With all three bones fitted together in a configuration that is desirable, fill the excess space around the joints with small pieces of cotton. The cotton can be shoved down into the joint using toothpicks. It is critical that you not fill the hollow center of the bones with any cotton. Only the small gaps around the outside of the joints need filled. Next, mix up the five minute epoxy and apply it to the two joints previously filled with cotton. The idea is to fill the joints to ensure that all three bones remain firmly joined as one. It is alright if the epoxy comes up out of the joint some as the excess can be removed once dry. However, it is again critical that the hollow center of the bones not be filled or clogged with epoxy. (In fact, that was the main reason for the cotton.) Even though five minute epoxy is used I find it best to allow the call to dry over night before handling.
With the call completely dry and ready to handle, any excess epoxy can now be removed with a knife or X-Acto™ knife. You may also wish to sand the entire call surface starting with 100 grit sandpaper working up to 500 grit for a smoother finish. (Wet-sanding can be done again if needed.) Next, use 0000 steel wool to buff the call well and bring out a shine. To complete the shine, you may even wish to take a Dremel® tool with buffing wheel attachment along with a light polishing compound and buff the entire call surface. This will produce a surface as slick and shiny as glass for any display-quality calls. The wingbone call is now technically complete.
This call was finished using a discarded ring of humerus bone to secure a braided lanyard.
The wingbone can be finished off in about any way imaginable. A small ring of bone from discarded sections of the humerus can be cut and fit over the ulna held in place with epoxy approximately 1/8th of an inch above the humerus to create a small groove used to hold a neck lanyard in place. (Tip: soak the ring of bone in water for about 5 minutes before applying it to the call. This allows it to be formed to fit the call snugly.) Also, the wingbone can be given style by grinding the joints down to a smooth taper and wrapping them with colored thread. While wrapping, you can even serve in a small metal loop to add a lanyard in that manner. The finished call can even be written or sketched on with permanent pen or paint. Sketch designs could include wild turkey feathers or even a sketch of an entire wild turkey. The same designs can also be skrimshawed into the bone surface. It is only limited to the call makers imagination.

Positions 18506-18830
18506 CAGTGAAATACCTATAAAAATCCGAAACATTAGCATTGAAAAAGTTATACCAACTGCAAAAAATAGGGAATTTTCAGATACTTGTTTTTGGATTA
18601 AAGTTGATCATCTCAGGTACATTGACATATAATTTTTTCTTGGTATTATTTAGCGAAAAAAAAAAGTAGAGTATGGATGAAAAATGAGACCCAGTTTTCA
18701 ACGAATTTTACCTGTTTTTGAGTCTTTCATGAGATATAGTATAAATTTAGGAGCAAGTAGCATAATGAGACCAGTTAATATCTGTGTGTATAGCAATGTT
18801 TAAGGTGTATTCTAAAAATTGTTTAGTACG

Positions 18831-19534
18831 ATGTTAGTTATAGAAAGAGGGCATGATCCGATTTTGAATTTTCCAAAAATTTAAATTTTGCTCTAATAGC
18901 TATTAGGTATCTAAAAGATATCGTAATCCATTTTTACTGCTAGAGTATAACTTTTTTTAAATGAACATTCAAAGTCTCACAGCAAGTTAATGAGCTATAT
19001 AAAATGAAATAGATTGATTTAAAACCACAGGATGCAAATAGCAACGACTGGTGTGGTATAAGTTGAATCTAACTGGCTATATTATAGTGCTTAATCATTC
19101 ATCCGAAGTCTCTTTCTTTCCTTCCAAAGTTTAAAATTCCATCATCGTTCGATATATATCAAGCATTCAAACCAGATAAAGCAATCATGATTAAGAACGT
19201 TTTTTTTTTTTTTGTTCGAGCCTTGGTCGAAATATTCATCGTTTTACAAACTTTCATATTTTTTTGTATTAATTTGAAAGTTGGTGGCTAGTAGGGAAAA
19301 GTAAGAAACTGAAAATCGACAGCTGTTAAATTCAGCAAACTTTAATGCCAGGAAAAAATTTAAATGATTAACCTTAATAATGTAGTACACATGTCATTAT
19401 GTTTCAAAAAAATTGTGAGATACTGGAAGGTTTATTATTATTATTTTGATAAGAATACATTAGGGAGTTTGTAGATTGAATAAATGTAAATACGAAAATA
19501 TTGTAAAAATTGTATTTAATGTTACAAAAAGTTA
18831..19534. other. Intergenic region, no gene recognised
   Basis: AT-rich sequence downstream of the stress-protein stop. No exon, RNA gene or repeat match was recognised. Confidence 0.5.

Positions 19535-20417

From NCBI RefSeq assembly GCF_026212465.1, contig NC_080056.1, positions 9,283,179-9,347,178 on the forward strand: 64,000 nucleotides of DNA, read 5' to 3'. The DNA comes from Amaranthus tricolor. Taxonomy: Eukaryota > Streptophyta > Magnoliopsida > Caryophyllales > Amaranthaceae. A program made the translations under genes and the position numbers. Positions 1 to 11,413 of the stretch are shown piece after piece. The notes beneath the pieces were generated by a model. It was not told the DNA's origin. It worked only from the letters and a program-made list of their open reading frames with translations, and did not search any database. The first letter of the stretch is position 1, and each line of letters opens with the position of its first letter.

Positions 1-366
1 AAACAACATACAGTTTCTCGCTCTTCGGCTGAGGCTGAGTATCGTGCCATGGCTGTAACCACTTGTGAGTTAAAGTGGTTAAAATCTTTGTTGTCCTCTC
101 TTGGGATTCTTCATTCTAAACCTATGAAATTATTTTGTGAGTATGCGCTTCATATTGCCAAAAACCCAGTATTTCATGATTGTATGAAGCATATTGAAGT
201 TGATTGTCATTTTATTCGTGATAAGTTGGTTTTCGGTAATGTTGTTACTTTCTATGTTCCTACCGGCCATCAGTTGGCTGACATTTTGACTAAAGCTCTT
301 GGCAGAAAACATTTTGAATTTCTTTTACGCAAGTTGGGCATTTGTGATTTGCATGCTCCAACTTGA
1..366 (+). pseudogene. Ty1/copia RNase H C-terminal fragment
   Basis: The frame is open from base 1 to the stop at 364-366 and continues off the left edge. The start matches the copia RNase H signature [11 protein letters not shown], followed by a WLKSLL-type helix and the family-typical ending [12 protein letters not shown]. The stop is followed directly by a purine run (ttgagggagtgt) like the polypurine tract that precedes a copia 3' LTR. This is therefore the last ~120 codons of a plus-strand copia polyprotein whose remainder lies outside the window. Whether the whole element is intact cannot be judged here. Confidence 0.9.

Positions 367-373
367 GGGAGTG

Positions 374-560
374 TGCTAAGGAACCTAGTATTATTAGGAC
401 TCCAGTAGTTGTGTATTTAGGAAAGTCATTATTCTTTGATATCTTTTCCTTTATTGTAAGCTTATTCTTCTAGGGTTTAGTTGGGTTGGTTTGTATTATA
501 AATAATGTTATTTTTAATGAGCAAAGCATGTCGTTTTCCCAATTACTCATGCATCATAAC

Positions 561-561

Three bone and two bone calls with wrapped joints.
"Natural" call with artwork and leather lanyard.
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And now a note on using a wingbone call.
A wingbone call is an air operated call. However, air is not blown through the call. Air is instead drawn through the call similar to a drinking straw. That's right, the caller actually inhales to make the call function. The call is placed on the tip of the callers lips and the caller inhales air through the call while making a "kissing" motion and sound with their lips. With practice, a caller will be able to imitate a cluck, yelp, cutt, and kee kee call with great realism. I have even heard of some callers being able to gobble with a wingbone even though, I must admit, I have no clue how that is even possible.
The wingbone call is most commonly used as a locator call. This is, in general, due to its tone and loud volume which seperate it from most any other turkey call. The tone (or pitch) of a wingbone call is controled by the type of bone used to make the call. Higher pitched calls tend to be made from the bones of a wild hen while deeper tone wingbones tend to be made from the bones of a wild gobbler. Volume (and some of the tone) is controlled by the length of the wingbone call. Short, two bone calls, as shown above, tend to be very high pitched and excellent for imitating a young lost turkey in the fall. (eg. the kee kee run)
Below are four sound files of myself using a wingbone call. They should give everyone a clear idea of the sound quality that can be achieved from a wingbone call.
Wingbone Yelp (Tom bones)
Wingbone Yelp (Hen bones)
Wingbone Kee Kee
About the Author: Jeremiah has spent most of his young teen and adult life in the hunting and outdoor industry as a long time archery pro shop employee, shooter, and bowhunter as well as former outdoor television production employee for Dave Watson Productions, LLC. Jeremiah is also the owner/administrator of HuntingResource.com and can be reached via the Contact Us link or HR Forums.